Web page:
Title

Might virtual reality promote the mood benefits of exercise?

Document Type

Article

Publication Date

7-2003

Publisher

Elsevier

Abstract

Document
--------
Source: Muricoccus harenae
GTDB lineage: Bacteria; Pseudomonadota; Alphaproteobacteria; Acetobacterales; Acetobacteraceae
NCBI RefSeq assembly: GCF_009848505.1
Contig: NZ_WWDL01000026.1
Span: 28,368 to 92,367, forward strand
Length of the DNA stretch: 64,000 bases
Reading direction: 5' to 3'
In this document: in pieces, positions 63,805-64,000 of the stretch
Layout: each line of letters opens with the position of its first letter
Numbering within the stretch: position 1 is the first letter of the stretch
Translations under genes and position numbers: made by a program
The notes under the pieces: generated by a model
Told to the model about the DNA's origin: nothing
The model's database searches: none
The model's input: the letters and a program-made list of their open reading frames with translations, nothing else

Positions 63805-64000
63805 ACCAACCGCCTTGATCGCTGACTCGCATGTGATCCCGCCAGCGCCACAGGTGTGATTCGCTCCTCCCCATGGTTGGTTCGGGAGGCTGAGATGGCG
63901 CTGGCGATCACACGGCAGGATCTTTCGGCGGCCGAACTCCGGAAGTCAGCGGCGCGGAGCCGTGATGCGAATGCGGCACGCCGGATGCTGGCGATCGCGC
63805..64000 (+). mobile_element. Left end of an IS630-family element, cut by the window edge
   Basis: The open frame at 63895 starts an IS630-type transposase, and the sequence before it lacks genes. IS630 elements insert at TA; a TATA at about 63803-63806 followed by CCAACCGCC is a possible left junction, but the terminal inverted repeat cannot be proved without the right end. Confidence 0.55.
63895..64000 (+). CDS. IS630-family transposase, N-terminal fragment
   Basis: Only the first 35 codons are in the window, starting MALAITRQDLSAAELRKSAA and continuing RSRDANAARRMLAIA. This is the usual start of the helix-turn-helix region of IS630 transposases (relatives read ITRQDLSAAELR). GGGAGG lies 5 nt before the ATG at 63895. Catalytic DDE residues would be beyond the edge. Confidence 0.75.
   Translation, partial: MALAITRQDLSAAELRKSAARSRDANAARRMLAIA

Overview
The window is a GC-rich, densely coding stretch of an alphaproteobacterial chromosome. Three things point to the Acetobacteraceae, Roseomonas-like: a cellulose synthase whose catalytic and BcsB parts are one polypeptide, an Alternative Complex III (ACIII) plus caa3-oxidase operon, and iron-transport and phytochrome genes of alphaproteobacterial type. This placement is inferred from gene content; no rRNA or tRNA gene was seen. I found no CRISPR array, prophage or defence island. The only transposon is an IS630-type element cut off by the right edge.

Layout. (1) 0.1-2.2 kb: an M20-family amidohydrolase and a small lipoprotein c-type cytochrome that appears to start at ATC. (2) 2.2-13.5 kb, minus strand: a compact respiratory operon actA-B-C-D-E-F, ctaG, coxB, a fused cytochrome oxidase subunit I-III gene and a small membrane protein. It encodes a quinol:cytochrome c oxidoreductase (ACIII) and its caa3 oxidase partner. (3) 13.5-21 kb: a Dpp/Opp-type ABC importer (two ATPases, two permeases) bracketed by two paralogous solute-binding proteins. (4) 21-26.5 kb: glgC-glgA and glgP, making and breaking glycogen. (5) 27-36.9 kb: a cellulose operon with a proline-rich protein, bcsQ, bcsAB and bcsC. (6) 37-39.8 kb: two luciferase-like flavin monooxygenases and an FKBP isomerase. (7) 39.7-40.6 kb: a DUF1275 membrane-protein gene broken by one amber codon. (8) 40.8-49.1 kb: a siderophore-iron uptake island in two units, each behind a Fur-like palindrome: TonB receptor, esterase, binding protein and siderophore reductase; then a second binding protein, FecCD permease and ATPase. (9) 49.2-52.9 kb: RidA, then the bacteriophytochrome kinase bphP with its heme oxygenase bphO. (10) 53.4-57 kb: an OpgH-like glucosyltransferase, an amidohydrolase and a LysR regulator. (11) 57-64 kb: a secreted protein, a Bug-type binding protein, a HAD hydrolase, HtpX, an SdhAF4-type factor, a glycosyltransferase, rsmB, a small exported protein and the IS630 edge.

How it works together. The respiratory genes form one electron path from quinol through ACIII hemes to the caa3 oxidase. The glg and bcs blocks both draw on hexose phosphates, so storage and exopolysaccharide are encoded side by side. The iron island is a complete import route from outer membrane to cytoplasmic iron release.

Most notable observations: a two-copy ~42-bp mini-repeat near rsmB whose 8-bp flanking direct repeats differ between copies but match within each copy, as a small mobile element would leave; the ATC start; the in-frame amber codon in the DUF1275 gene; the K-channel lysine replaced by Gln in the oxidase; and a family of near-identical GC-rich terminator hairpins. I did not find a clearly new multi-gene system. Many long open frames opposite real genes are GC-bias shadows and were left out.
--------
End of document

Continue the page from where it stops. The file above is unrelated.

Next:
This study sought to investigate if virtual reality technology enhances the psychological benefits of aerobic exercise in a laboratory setting. In this study, 88 university faculty and staff (44 females, 44 males) were randomly assigned to one of three 30-min conditions including: (1) bicycling at a moderate intensity (60–70% maximum heart rate) on a stationary bicycle, (2) playing a virtual reality computer bicycle game, or (3) an interactive virtual reality bicycle experience on a computer while exercising on a stationary bike at moderate intensity (60–70% maximum heart rate). The Activation-Deactivation Adjective Check List (AD-ACL) was administered immediately before and after the laboratory session. Results suggest that virtual reality enhances some of the mood benefits when paired with exercise. Virtual reality when paired with exercise enhances enjoyment, energy, and reduces tiredness. Virtual reality without exercise was discovered to increase participants' tension, tiredness, and lower their energy level. Results suggest that the combination of virtual reality and exercise might improve some of the beneficial psychological effects of exercise compared with virtual reality or exercise alone.